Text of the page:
Target Identification for Chemical Compounds using Target-Ligand Activity data and Ranking based Methods

Date of Submission: 
October 29, 2008
Report Number: 
08-035
Report PDF: 
Abstract: 

Drug discovery is an expensive process. It has been estimated that a new drug compound that is introduced in the market after FDA approval carries a cost of approximately \$800 million from the conception of target implicated for a disease to successful identification of chemical entity or drug that is successful in human trials. There is a need to cut the cost of developing new drugs (to bring overall cost lower for the producers and consumers alike) by identifying promising candidate targets as well as compounds and to tackle problems such an toxicity, lack of efficacy in humans, and poor physical properties in the early stages of drug discovery.

In order to achieve this objective, in recent years the development of computational techniques that identify all the likely targets for a given chemical compound has been an active area of research. Identification of all the potential targets for a chemical compound provides insights into its potential toxicity, helps in repositioning it, and also provides insights into the behavior and relation among targets themselves from the perspective of small molecules.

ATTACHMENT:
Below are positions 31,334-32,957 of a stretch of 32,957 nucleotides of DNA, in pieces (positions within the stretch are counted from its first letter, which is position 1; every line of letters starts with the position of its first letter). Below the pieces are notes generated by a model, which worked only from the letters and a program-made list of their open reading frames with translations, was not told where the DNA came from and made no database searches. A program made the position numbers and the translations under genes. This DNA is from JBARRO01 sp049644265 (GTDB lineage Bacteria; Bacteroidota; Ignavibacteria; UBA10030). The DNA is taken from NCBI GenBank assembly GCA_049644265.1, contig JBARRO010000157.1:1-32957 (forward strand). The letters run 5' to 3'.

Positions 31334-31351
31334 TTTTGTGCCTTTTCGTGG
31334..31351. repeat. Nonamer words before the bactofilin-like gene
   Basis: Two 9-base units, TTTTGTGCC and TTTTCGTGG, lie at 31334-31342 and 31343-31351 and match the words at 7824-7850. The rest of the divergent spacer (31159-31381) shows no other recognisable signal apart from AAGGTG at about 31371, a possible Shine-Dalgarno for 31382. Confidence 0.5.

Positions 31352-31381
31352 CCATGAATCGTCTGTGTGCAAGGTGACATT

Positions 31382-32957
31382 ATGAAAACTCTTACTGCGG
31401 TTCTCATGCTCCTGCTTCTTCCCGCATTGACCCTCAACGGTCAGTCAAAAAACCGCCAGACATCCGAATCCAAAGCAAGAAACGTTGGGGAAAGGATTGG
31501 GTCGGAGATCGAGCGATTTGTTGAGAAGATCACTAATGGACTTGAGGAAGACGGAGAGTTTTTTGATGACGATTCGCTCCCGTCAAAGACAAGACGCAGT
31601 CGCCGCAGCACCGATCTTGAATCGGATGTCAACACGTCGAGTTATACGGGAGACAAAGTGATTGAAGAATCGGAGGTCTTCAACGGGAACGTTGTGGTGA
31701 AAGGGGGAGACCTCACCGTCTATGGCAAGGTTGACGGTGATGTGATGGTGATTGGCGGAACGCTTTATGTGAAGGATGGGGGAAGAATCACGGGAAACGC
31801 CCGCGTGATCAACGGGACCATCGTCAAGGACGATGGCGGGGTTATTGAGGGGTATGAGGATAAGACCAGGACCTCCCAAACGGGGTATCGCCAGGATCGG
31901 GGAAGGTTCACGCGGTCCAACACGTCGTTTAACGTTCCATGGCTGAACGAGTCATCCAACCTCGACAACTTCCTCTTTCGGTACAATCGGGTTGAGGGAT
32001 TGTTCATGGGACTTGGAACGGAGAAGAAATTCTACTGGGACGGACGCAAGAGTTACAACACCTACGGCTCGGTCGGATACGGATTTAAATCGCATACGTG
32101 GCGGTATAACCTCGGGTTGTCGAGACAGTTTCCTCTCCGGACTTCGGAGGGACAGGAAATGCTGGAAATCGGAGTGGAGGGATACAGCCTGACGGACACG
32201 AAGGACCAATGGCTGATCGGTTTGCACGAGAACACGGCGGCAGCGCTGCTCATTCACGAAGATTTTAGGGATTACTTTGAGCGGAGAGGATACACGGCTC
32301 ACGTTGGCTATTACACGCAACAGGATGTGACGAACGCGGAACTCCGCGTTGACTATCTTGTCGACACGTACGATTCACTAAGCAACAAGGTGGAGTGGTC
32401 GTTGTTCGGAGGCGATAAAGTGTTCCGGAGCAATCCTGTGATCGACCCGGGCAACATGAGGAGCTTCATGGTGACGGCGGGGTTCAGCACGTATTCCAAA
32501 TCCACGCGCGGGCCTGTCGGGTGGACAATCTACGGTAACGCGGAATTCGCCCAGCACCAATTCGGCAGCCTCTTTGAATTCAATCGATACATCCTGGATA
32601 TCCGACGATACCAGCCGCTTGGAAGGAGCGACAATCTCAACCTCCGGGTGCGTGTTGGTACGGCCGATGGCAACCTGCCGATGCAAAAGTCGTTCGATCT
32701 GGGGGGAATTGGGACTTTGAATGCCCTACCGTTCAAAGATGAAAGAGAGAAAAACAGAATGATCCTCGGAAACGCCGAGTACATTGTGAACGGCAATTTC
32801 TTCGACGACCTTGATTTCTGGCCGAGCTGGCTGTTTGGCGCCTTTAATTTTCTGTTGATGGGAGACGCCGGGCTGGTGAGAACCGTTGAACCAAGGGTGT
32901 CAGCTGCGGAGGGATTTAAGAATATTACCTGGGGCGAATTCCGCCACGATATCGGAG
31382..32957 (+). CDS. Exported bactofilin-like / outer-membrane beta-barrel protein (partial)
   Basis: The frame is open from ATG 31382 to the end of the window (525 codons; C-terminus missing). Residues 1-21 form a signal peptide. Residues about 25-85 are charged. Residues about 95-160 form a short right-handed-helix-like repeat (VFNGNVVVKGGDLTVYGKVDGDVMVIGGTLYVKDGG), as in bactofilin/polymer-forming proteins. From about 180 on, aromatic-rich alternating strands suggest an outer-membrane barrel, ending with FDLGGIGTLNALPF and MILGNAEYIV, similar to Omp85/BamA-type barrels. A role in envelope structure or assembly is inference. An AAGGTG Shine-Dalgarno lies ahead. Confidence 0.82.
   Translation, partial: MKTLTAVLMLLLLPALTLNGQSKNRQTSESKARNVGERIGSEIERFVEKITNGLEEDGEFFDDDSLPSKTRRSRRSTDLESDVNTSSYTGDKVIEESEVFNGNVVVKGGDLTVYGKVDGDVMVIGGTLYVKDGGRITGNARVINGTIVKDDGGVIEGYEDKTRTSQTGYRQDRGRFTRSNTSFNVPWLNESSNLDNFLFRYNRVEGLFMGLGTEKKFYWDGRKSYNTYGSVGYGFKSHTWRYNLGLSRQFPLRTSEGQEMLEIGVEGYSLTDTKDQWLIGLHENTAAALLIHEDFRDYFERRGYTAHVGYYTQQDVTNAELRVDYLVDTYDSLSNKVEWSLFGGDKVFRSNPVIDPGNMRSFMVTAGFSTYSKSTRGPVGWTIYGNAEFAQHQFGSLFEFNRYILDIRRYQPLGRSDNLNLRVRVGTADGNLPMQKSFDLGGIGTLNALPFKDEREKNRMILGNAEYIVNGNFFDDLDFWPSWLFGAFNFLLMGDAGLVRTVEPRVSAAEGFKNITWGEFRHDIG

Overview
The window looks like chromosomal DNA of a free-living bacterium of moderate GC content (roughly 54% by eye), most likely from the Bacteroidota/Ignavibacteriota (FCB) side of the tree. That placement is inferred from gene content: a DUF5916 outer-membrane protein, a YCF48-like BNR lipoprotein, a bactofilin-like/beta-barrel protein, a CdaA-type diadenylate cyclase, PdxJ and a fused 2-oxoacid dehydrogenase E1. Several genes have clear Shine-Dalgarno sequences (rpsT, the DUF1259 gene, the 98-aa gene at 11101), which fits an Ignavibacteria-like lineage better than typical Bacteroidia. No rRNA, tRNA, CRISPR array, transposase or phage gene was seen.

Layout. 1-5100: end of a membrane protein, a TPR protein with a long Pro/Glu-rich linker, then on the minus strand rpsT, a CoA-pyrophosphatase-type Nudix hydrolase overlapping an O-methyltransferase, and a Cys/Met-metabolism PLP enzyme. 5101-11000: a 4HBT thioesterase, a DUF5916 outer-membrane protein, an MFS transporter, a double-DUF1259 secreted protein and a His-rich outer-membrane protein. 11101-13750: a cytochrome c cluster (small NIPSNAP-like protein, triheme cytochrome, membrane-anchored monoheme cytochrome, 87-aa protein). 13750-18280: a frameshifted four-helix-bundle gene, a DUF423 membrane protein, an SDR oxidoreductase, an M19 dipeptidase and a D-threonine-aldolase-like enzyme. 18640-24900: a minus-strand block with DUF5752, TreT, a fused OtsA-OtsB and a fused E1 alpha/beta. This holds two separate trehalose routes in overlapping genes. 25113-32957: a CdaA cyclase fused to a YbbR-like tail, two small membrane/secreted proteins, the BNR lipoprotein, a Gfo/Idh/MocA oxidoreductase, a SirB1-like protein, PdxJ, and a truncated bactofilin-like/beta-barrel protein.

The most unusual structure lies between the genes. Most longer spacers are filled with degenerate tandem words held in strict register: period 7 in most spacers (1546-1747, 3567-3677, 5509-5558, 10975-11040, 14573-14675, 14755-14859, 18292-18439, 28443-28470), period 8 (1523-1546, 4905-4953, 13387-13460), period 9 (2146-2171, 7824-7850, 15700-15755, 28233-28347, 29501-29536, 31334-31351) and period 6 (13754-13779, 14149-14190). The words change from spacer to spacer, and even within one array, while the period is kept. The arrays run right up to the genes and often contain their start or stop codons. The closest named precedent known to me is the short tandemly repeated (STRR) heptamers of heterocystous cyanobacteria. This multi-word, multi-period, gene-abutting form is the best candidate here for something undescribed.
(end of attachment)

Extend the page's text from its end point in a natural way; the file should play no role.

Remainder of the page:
In this paper we address this problem of target identification in the context of small molecule. We present a set of techniques whose goal is to rank or prioritize the targets in the context of a given chemical compound such that most targets that have a potential to show activity to this compound appear higher in the ranked list. These methods are motivated by recent advances in category ranking and protein secondary structure prediction approaches and utilize target-ligand activity data to prioritize targets. Our extensive experimental evaluation shows that most of the methods developed in this work are either competitive or substantially outperform previously developed approaches to solve the above problem in drug discovery.